So returning to the pogroms of Rostock-Lichtenhagen, this largest racially motivated riot after World War II in Germany had a lasting impact on society.
First and foremost, there was the shocking indifference of local and federal authorities. In a country that claims to have learnt its lesson from history, protecting minorities and enforcing the law was not a top priority. The police reacted reluctantly, and lawmakers were more concerned with the picture that Germany presented to the outside world, than with the people in fear, or those harmed or killed.
Particularly telling was the reaction of the German parliament. Immediately in the aftermath of Rostock-Lichtenhagen, the German parliament changed the Asylum legislation in 1992, severely restricting the possibility to receive political asylum in Germany. By this move, German lawmakers basically adopted the positions of right-wing hooligans, blaming the victims and rewarding the perpetrators.
And it was perceived as such by neo-Nazis throughout Germany. Rostock-Lichtenhagen was the precursor to a huge wave of racist pogroms and attacks all over Germany; names like Mölln, Solingen, Magdeburg, Mügeln are all synonyms for a violent, sometimes deadly racism in Germany that has not disappeared as of today. Looking at statistics, the dimensions become even more alarming. A study by the German NGO Antonio Amadeu Foundation found that 182 people have been killed by Neo-Nazis since 1990.
Maybe more fundamental is the impact of Rostock-Lichtenhagen on many teenagers in East Germany. They learned that racism was an accepted way of thinking, that violence was a means to achieve political goals and that the German state was obviously unwilling to meet this violence with the necessary force.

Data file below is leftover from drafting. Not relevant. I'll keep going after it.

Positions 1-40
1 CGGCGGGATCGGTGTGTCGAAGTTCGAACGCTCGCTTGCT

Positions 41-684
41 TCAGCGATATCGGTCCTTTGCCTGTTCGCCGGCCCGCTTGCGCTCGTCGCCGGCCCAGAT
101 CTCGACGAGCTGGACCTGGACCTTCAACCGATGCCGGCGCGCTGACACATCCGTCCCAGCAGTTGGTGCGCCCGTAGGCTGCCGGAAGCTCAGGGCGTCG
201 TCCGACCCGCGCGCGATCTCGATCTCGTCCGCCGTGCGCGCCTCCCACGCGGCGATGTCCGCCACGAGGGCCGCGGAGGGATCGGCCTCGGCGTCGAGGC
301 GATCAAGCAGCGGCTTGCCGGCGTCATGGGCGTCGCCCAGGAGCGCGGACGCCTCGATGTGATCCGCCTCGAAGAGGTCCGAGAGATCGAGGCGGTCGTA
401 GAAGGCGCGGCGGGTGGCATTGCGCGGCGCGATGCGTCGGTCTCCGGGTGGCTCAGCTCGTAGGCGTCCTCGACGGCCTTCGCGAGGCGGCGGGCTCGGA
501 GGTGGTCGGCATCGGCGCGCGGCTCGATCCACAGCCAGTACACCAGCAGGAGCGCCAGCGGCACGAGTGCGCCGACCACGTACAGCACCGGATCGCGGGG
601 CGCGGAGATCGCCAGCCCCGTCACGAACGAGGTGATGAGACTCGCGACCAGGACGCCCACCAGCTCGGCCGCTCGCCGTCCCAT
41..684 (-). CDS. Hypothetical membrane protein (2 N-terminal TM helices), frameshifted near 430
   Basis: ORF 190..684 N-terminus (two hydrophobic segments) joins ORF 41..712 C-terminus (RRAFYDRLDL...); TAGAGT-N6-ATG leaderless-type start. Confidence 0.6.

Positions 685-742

It is no coincidence that the three Nazi terrorists of the National Socialist Underground who had killed at least 10 people during the last ten years were part of this generation. They had been able to live and move in extreme right-wing circles, and go on a killing spree despite the fact that German security services were watching them and their friends.
Although it is true that the neo-Nazis have not been able to win in federal elections, this doesn’t mean they aren’t successful. The neo-Nazi party NPD is currently sitting in two state parliaments, Sachsen and Mecklenburg-Vorpommern; additionally they have representatives in many city councils in East Germany.
In almost every East German town you will see people wearing neo-Nazi emblems or slogans on their clothes or on their cars. Even more important is the grass roots work of that party and similar organizations. They organize community festivals, sport events, concerts and youth centers. Thereby, they establish structures independent of the state and succeed in presenting themselves as the real alternative to the traditional political parties in Germany.
In Rostock-Lichtenhagen, the reunified Germany lost its innocence. Twenty years after the terrifying pictures that I saw as an eleven-year old boy and now with the experience of having lived in East Germany for many years myself, pessimism about the prospects of ending Nazism in Germany prevails.